In addition, radicals gunned down a Christian leader after he suggested dialogue on the blasphemy law. Some Christians under accusations of blasphemy have been killed in the courts’ premises, with their murderers never even facing trial. And then a young girl named Rimsha Masih with Down syndrome was falsely accused of burning pages from the Qur’an. A local imam unhappy with Christian presence in the area planted the evidence. Thankfully, his assistant exposed the plan to the media. The Christians who fled their homes fearing a mob attack never returned, but the imam was freed from jail after a few months and is now back in the area. It’s normal for Christian-owned localities to be set on fire and for people to be burned at the stake. Not long ago a double suicide attack on innocent Christians during Sunday morning worship resulted in more than 100 Christians being martyred. Just a few weeks ago, a young Christian couple was beaten and burned in a brick kiln after being falsely accused of blasphemy. The wife was five months pregnant.
Disparity and Danger
The constitution of Pakistan and its laws do not give equal rights to all citizens. Christians are easy targets, and thus profoundly vulnerable. Radicals threaten believers in some parts of the country to either convert to Islam or pay jizya (taxes to protect non-Muslims). However, this dhimmi status (recognizing non-Muslims in an Islamic state) makes little sense, since Pakistani Christians were not conquered by Muslims, and they did not migrate to the country. In fact, they were there even before the creation of Pakistan, and ended up in Pakistan only as a result of the partition of the Indian subcontinent in 1947. Despite being local, though, they are routinely treated as strangers and foreigners because of their beliefs. Especially in rural areas it can be dangerous for Christians to eat and drink in public places since they are considered untouchables.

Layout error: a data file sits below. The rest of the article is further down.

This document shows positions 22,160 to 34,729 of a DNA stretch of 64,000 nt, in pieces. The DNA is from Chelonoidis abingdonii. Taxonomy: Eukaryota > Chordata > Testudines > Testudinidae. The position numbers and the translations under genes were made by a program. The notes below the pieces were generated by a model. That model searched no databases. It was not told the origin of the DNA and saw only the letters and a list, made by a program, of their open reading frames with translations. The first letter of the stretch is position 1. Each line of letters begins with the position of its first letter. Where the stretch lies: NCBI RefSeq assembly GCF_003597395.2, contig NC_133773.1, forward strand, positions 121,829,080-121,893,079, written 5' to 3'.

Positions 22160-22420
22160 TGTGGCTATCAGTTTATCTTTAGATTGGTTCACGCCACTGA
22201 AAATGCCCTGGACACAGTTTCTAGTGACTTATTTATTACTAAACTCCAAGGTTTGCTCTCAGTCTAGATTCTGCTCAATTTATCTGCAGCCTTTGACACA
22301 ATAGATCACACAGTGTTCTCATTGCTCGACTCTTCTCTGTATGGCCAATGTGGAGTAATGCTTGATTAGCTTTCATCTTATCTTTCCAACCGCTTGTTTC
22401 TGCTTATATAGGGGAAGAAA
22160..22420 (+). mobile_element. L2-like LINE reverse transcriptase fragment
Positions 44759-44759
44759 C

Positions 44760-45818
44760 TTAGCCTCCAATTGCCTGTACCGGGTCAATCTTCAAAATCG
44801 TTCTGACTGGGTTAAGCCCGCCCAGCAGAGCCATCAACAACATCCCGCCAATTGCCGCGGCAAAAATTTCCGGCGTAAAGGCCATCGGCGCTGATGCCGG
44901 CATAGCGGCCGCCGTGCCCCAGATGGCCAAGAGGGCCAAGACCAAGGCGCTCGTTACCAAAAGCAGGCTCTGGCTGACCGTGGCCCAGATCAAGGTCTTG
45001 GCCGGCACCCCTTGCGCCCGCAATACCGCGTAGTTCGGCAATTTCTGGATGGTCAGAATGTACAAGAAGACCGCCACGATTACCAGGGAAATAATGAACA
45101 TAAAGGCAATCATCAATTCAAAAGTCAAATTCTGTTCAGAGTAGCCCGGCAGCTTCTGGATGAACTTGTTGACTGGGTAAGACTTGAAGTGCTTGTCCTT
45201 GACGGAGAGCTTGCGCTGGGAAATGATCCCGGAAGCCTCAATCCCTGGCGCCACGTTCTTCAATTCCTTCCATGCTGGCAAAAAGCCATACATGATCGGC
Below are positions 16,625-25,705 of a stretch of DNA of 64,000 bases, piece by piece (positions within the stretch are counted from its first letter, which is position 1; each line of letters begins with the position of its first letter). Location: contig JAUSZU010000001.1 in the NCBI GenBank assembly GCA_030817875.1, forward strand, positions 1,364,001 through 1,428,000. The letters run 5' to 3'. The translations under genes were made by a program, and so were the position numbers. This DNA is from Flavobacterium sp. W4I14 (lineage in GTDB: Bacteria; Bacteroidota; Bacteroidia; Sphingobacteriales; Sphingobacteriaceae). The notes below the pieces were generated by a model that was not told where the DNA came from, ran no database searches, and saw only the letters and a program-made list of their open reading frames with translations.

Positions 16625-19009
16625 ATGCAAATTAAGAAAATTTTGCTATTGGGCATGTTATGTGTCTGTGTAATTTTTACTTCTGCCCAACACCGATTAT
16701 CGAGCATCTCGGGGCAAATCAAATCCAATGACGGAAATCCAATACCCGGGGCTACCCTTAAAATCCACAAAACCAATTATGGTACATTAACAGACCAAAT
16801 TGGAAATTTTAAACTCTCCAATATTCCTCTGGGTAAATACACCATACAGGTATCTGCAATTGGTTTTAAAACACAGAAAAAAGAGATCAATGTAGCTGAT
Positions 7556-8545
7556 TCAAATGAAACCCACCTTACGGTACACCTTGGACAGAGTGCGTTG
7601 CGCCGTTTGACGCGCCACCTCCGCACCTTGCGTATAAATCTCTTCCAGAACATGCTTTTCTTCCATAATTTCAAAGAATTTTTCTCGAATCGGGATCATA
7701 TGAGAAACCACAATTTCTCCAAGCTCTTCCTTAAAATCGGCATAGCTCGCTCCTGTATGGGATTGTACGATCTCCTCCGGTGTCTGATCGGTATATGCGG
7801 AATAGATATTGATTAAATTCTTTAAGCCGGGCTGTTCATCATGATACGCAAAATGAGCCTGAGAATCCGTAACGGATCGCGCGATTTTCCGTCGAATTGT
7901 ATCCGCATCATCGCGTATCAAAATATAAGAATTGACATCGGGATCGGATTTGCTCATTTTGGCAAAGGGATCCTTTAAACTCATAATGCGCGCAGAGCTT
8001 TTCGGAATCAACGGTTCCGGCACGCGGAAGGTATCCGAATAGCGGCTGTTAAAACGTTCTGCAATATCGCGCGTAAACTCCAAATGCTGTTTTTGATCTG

Needless to say, Pakistani Christians are the victims of brutal mental, emotional, and physical persecution. Every day Christians are reminded that they aren’t following the right religion and that they should forsake the faith. Such invitations to conversion are often offered politely at first, but if one refuses to convert it will turn into a threatening forceful conversion before long.
My family had to flee on the account of our faith upon receiving serious death threats. Three Muslim women had converted to Christianity after lengthy discussions with my wife. Conversion from Islam is strictly prohibited, and these women brought shame on their families. Changing locations within the country didn’t help; radicals discovered our hidings. They attacked our home and followed us.
By his amazing grace the Lord made it possible for us to escape to the United States, and at some point I’d like to share the story of God’s wonderful provision through intense conditions. It is important to mention that, regardless of the brutalities I’ve mentioned, the church in Pakistan is growing. Despite difficult circumstances, Christians are proud of their faith and wherever possible share it with others. They are not ashamed to call themselves Christ’s. Pakistani believers identify with the apostle Paul: “Who shall separate us from the love of Christ?” Does it mean he no longer loves us if we have trouble or calamity, or are persecuted, or hungry, or destitute, or in danger, or threatened with death? (Rom. 8:35).
Please pray that the Lord would strengthen Pakistani believers who continue to witness in extreme situations and, most of all, that the name of Christ may be glorified in and through his persecuted body in that land.